More accurate estimates of scour in erosion resistant soils could make foundation construction less difficult and less expensive.
The picture shows an outer pipe column with an inserted cutting head, a device that will be used at bridge sites to test for scour.
Water erodes bridge foundations. Ocean waves, for example, pound piers and abutments, stripping away sand and silt that help support them. Known as scour, this phenomenon is the most common cause of bridge failure in the United States and contributes greatly to bridge construction and maintenance costs.
Monitoring and mitigation is essential, but information to evaluate potential scour in erosion-resistant soils is scarce. Because of time and cost constraints, most scour prediction methodologies do not account for the wide range of naturally occurring soils and their resistance to erosion and scour.
But what if there was a faster and less expensive way to more accurately estimate the potential of soil erosion around bridge foundations? What if testing could be done more efficiently in the field and inform hydraulic design decisions on a project-by-project basis?
To address the need for more reliable and practical methodologies, researchers at the Federal Highway Administration’s (FHWA) J. Sterling Jones Hydraulics Research Laboratory at the Turner-Fairbank Highway Research Center (TFHRC) in McLean, Virginia are developing a scour testing field device. (This is also known as an in situ device because it will be used at actual bridge sites rather than in the laboratory.) The project is made possible through an FHWA Pooled-Fund solicitation with contributions from California, Colorado, Kansas, North Carolina, New York, Texas, Utah, Wisconsin, and the FHWA Federal Lands Highway.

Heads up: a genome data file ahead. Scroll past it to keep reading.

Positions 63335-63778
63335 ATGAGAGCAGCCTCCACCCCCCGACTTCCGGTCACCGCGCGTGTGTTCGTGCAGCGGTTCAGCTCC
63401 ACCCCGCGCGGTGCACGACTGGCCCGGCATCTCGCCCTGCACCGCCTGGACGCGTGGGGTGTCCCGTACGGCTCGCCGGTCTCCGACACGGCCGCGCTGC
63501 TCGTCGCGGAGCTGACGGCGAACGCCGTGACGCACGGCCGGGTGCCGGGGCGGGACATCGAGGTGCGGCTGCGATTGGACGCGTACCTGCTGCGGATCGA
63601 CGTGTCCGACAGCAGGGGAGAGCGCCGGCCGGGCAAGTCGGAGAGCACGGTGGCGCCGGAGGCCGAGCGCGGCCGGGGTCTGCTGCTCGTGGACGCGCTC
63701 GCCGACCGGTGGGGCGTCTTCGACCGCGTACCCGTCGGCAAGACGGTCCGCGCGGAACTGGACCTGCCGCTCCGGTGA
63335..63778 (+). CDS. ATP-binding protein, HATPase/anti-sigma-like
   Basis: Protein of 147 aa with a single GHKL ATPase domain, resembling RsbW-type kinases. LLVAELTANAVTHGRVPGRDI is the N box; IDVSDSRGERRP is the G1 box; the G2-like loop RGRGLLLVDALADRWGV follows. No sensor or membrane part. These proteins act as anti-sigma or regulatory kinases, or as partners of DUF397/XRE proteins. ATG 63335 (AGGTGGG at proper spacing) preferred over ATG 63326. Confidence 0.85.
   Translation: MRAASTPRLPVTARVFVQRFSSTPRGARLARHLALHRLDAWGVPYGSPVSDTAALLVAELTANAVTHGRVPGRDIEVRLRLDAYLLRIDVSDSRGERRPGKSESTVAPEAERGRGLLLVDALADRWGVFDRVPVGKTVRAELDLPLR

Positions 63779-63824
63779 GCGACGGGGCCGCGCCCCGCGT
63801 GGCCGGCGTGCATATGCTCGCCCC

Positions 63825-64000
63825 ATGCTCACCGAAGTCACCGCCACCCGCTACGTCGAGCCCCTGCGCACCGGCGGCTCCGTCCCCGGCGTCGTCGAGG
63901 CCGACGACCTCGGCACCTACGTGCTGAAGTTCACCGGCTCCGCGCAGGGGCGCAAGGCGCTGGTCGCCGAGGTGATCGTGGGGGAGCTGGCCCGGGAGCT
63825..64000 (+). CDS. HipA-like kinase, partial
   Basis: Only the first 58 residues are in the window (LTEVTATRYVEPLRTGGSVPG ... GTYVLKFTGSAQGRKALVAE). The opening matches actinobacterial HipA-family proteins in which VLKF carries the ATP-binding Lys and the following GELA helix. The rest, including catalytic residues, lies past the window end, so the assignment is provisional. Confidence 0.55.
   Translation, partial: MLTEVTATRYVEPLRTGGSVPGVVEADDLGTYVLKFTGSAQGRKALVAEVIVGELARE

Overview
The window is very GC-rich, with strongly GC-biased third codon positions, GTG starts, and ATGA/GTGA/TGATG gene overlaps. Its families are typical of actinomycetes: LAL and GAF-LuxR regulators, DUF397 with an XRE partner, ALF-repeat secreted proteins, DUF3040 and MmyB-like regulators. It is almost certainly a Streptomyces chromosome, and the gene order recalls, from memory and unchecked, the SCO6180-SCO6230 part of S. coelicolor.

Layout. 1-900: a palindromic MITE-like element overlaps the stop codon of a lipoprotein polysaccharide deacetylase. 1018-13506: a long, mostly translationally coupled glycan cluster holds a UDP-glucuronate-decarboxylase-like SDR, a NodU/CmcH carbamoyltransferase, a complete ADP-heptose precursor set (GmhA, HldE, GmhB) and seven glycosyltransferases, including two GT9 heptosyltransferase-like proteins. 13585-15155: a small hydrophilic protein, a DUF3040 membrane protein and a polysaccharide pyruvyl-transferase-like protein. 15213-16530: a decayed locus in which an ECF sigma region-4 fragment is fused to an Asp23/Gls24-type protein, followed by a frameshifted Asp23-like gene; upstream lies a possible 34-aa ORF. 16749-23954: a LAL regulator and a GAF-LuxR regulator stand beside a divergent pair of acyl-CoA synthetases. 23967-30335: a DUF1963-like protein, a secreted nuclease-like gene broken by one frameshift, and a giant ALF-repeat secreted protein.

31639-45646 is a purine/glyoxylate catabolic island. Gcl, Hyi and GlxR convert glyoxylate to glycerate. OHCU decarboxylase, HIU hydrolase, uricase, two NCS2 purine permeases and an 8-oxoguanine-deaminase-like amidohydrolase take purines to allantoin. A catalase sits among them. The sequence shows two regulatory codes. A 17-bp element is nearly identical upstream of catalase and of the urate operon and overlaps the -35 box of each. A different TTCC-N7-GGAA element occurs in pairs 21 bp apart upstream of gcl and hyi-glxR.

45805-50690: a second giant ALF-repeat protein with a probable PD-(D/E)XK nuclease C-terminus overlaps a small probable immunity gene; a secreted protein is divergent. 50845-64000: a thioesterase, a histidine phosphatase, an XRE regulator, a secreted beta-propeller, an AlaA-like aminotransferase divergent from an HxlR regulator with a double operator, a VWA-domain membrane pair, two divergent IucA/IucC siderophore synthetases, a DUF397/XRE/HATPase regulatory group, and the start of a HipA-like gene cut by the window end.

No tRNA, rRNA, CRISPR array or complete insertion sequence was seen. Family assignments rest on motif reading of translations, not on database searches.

“The device will have a confined column of continuously flowing water directed downward and then horizontally across the soils that are to support pier foundations,” explains Kornel Kerenyi, a senior hydraulics research engineer in FHWA’s Office of Infrastructure Research and Development. “To determine the erosion rate, the shear strength of the flow is reduced with the depth of advancing scour to reflect the natural decay of the scouring mechanism.”
Through physical model testing, the device will be calibrated to identify the input energy needed to produce scour depths predicted by equations for sand-bed channels. According to Bart Bergendahl, a senior hydraulic engineer in the Central Lands Federal Highway Division, “the input energy will be scaled up for a prototype device and field tests will run until equilibrium conditions are reached in the resulting scour hole, or until some maximum period of time has elapsed.”
One possibility for duration is the expected cumulative time the foundation will be exposed to design discharge over bridge life. In-situ soils will be exposed to energy necessary to develop scour depth predicted by equations. Equilibrium or maximum scour depth resulting from a field test that is less than the predicted depth for a sand-bed channel will be attributable to the erosion-resistant characteristics of in-situ soils.